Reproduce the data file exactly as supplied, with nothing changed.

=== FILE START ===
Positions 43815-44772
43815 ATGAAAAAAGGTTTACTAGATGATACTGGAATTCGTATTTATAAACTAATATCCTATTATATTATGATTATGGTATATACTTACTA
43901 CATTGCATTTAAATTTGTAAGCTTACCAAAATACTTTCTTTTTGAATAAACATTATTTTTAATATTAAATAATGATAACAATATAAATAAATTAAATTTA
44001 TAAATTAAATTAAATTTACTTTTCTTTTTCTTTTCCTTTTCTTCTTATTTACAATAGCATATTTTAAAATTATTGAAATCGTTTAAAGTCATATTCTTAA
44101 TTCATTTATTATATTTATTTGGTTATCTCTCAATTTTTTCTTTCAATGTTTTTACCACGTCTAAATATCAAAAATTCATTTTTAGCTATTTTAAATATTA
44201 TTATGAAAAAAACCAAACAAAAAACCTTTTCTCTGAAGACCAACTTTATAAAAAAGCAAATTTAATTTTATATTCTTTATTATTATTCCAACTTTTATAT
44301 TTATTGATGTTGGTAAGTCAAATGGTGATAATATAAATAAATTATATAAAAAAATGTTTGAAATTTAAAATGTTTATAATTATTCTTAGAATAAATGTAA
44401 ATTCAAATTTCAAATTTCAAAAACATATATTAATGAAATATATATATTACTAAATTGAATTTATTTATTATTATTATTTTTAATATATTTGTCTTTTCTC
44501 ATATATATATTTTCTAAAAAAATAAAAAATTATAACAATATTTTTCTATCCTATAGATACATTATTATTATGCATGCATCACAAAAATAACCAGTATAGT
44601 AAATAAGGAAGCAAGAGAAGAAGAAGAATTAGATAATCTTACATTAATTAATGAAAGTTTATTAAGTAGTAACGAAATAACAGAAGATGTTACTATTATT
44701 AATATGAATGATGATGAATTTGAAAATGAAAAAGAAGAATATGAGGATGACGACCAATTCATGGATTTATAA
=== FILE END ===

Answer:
Positions 43815-44772
43815 ATGAAAAAAGGTTTACTAGATGATACTGGAATTCGTATTTATAAACTAATATCCTATTATATTATGATTATGGTATATACTTACTA
43901 CATTGCATTTAAATTTGTAAGCTTACCAAAATACTTTCTTTTTGAATAAACATTATTTTTAATATTAAATAATGATAACAATATAAATAAATTAAATTTA
44001 TAAATTAAATTAAATTTACTTTTCTTTTTCTTTTCCTTTTCTTCTTATTTACAATAGCATATTTTAAAATTATTGAAATCGTTTAAAGTCATATTCTTAA
44101 TTCATTTATTATATTTATTTGGTTATCTCTCAATTTTTTCTTTCAATGTTTTTACCACGTCTAAATATCAAAAATTCATTTTTAGCTATTTTAAATATTA
44201 TTATGAAAAAAACCAAACAAAAAACCTTTTCTCTGAAGACCAACTTTATAAAAAAGCAAATTTAATTTTATATTCTTTATTATTATTCCAACTTTTATAT
44301 TTATTGATGTTGGTAAGTCAAATGGTGATAATATAAATAAATTATATAAAAAAATGTTTGAAATTTAAAATGTTTATAATTATTCTTAGAATAAATGTAA
44401 ATTCAAATTTCAAATTTCAAAAACATATATTAATGAAATATATATATTACTAAATTGAATTTATTTATTATTATTATTTTTAATATATTTGTCTTTTCTC
44501 ATATATATATTTTCTAAAAAAATAAAAAATTATAACAATATTTTTCTATCCTATAGATACATTATTATTATGCATGCATCACAAAAATAACCAGTATAGT
44601 AAATAAGGAAGCAAGAGAAGAAGAAGAATTAGATAATCTTACATTAATTAATGAAAGTTTATTAAGTAGTAACGAAATAACAGAAGATGTTACTATTATT
44701 AATATGAATGATGATGAATTTGAAAATGAAAAAGAAGAATATGAGGATGACGACCAATTCATGGATTTATAA